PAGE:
Who really invented the Internet? I was fascinated by the recent kerfuffle over this question, which started with Gordon Crovitz’s July article in the Wall Street Journal. The catch is that even if you could dispel the political agendas of the folks writing (Crovitz wanted to show that private trumps public), or erase the sad fact that only a few people know enough of this history to discuss it usefully, you would be left with a trick question – because the word “Internet” means several different things today.
Within Crovitz’s article and the various rebuttals to it, all of its main meanings are on display as well as some stragglers. The result is a thick stew of confusion. Yet if we take the different senses of “Internet” one at a time, we can find a certain clarity.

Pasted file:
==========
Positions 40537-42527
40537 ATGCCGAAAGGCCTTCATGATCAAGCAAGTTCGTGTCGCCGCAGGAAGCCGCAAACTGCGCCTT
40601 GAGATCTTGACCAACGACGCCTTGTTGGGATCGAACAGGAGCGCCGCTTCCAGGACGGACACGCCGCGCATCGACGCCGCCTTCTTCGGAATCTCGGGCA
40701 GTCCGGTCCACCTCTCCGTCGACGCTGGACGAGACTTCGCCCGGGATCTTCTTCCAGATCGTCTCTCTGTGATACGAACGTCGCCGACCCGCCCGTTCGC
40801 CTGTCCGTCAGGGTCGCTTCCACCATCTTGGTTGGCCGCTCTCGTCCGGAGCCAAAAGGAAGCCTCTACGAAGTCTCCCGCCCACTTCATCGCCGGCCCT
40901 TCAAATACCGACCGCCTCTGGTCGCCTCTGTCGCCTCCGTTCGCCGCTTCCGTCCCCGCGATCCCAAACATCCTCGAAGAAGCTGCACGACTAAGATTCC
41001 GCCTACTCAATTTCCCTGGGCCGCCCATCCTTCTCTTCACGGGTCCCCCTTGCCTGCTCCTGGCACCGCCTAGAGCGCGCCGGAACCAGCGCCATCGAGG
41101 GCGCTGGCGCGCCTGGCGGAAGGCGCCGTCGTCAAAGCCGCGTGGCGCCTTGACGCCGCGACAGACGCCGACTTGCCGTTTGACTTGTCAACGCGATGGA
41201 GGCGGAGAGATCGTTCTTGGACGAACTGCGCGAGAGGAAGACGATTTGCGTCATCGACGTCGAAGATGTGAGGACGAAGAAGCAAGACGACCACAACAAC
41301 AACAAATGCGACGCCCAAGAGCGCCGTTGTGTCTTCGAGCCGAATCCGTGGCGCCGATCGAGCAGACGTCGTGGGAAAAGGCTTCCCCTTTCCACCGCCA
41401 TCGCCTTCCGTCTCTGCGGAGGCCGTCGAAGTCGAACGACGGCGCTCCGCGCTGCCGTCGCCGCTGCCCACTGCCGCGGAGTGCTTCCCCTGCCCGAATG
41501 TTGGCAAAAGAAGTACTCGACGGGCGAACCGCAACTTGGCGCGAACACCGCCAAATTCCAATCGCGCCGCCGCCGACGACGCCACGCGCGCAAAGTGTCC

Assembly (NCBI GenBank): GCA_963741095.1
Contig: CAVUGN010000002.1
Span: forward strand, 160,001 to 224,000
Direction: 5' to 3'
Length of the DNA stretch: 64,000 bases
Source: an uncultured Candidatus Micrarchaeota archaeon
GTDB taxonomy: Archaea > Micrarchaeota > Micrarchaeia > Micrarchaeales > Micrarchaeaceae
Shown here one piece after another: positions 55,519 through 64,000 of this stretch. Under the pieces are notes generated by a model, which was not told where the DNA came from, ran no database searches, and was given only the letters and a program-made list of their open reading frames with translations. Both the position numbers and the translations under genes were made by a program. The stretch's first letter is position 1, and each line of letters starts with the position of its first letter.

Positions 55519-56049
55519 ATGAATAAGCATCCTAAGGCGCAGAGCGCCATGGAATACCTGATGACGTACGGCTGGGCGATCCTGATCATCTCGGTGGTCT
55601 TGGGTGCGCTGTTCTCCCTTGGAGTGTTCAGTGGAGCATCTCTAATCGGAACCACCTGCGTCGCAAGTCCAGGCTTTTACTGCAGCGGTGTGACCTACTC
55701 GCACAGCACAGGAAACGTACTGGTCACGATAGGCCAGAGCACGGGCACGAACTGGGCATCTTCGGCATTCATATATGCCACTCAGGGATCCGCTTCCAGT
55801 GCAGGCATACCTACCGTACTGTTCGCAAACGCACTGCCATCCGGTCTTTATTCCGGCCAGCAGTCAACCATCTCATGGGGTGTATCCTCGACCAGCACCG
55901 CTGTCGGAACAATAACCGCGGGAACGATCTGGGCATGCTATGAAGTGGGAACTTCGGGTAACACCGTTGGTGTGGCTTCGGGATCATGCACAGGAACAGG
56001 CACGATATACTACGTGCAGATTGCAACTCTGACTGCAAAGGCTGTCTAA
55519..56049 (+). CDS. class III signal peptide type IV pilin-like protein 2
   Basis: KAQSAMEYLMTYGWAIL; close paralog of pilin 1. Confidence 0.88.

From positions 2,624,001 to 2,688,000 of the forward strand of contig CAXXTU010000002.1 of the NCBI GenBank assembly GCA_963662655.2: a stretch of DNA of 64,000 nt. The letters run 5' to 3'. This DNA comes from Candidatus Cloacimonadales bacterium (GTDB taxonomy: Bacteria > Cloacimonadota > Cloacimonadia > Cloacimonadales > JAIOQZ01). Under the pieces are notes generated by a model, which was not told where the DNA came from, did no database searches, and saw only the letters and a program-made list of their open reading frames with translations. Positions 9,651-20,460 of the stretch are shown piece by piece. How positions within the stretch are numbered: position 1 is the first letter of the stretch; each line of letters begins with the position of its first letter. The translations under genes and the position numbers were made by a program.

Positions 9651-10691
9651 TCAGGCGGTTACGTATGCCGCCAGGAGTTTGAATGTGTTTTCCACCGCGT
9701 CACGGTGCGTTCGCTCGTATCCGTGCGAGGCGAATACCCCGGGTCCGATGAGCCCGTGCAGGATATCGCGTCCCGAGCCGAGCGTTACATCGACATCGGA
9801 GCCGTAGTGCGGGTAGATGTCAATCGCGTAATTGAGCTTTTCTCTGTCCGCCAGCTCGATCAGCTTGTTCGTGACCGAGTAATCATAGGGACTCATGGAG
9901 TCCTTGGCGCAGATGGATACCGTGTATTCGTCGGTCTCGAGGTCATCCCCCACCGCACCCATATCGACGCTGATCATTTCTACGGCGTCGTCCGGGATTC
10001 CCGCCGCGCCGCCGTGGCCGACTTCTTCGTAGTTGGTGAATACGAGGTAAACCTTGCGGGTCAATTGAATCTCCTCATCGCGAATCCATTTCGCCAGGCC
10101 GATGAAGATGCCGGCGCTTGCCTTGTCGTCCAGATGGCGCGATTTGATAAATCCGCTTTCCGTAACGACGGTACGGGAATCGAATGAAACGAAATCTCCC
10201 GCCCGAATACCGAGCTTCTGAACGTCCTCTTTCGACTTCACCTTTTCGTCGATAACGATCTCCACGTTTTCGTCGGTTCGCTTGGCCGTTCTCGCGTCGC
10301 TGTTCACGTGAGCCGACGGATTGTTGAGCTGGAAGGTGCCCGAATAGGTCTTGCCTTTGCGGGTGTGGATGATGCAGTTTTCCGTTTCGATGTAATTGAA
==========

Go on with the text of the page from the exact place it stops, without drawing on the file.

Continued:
Let’s start with the broadest meaning, the one where “Internet” has become a generic term for the entire online world – from the wires and switches that lay its foundations, to a cat video playing on a child’s iPad.
“Internet” as a synonym for the whole online world
Just as Xerox became a verb for copying, “Internet” has become the popular generic term for anything to do with computer networks. This is partly because there was no well-established term when most people first went online in the ‘90s (or at least none shorter than “information superhighway”). So like a newborn duckling who forms a maternal bond with the first thing it sees, we collectively imprinted on the name of the best-known general component. Despite misgivings, I use the word in this sense for the CHM Internet History Program.